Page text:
Stopping on Fishers Island is a chance to get some solace for the soul and discover one of the great treasures of the eastern Long Island Sound, north coast. Anyone who has sailed this part of the Sound to or from the route to Newport, Block Island and beyond has at some point sailed by Fishers Island. It is a very private place known primarily as a summer resort for the wealthy who have owned spectacular homes on the island for generations.
Almost immediately, upon arrival, you get the sense that everyone knows everyone and as Fishers Island Yacht Club Marina Manager, Lincoln White, told me you can still hitchhike on Fishers Island. In fact, the “downtown” area is so small that you will note St. John’s (one of three churches on the island, but the only Episcopal one) web site does not have an address for the church. You just ask and someone will point you to the church.
I highly recommend you start your discovery at Fishers by getting a slip at the Fishers Island Yacht Club. Since the emergence of Dockwa, an online booking service for mariners, it is easy to arrange a reservation and Dockwa made it possible for me to find FIYC and its proximity to St. John’s.
St John’s like its counterpart in Oak Bluff’s, Martha’s Vineyard, is a seasonal parish, which means it functions roughly between Memorial Day and Labor Day. Given that seasonality, this parish is unique in that it maintains a scholarship program which focuses on year-round island residents. While most people on the island are summer residents there remains a small population which lives here year-round and while the church stops holding services it does not stop serving the community. One of the first people I met on the island told me when I asked where St. John’s was, “my son got a scholarship from that church…” I don’t believe he was an Episcopalian since he had trouble defining the location of the church – -but he sure knew what St. John’s meant to the island! St. John’s is like comfort food for the slightly older members of the faith. Here is the kind of mix between morning prayer and Rite I or II that some of us grew up on. Anyone who remembers a low church tradition will find comfort here. Especially in a summer resort, the simplicity and warm morning prayer tradition is much appreciated. But the commitment of St. Johns to the island shows a depth of faith beyond the lovely clapboard structure perched on the hill just up from the post office.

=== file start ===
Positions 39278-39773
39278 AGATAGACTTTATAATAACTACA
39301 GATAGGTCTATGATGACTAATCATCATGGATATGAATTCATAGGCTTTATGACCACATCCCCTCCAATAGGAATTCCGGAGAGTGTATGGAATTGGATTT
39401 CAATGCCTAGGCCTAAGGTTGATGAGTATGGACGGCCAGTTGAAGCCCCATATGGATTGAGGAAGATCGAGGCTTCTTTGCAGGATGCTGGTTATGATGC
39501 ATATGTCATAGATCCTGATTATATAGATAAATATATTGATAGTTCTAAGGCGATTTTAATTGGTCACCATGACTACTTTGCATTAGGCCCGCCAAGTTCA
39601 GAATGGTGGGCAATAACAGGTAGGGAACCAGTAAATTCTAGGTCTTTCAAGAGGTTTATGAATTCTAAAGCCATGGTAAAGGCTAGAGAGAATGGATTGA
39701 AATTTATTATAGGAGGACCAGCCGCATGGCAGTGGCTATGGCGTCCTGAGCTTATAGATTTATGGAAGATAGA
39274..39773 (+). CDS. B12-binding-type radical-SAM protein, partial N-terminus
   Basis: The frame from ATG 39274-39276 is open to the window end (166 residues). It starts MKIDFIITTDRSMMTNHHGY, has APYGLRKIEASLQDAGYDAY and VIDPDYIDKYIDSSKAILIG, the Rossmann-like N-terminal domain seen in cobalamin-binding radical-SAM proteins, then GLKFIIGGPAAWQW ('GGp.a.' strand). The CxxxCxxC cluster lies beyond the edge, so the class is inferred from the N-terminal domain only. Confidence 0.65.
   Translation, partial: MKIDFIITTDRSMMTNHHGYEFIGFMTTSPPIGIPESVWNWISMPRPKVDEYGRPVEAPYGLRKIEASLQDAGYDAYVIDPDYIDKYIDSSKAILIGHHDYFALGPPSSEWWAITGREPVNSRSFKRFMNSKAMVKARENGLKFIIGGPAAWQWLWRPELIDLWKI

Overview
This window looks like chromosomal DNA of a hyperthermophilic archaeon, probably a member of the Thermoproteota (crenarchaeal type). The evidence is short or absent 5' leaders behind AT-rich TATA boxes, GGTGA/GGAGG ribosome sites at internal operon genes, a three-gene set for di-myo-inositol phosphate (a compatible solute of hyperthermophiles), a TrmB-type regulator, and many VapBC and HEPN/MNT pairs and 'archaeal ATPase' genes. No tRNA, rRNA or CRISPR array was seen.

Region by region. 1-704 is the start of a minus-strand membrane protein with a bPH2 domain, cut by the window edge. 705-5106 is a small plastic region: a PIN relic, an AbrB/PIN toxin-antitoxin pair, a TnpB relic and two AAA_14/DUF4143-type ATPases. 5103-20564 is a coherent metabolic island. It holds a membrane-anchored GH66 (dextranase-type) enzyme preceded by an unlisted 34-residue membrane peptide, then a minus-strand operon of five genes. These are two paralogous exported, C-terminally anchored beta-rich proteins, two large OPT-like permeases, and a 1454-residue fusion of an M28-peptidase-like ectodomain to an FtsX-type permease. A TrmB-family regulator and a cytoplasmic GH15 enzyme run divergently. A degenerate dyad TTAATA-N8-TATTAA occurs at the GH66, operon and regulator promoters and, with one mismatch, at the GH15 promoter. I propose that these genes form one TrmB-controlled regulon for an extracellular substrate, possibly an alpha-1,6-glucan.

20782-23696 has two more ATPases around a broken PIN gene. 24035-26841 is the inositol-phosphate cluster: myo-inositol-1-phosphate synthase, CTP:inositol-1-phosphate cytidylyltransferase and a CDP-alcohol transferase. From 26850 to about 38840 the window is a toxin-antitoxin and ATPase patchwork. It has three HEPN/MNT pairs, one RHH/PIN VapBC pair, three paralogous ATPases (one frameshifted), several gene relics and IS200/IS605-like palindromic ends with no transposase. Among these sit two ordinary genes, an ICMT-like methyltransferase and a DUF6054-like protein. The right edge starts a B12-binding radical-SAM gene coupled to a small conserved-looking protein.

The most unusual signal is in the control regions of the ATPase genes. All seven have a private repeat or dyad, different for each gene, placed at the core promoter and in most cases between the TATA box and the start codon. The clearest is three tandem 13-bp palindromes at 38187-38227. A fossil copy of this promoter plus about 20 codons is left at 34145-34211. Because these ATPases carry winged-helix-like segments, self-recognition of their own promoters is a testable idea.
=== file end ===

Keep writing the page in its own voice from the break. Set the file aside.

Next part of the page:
127 years old at the time of this writing the simplicity of the building mirrors the understated feeling of the island. Unlike the excesses of Newport’s gilded age, Fishers Island and St. John’s is firmly rooted in an old fashion, well-bred, understated elegance that resonates memories of a simpler more gentile time when good manners were a must and the motto unto whom much is given much is expected was preeminent. St. John’s is all of that and more.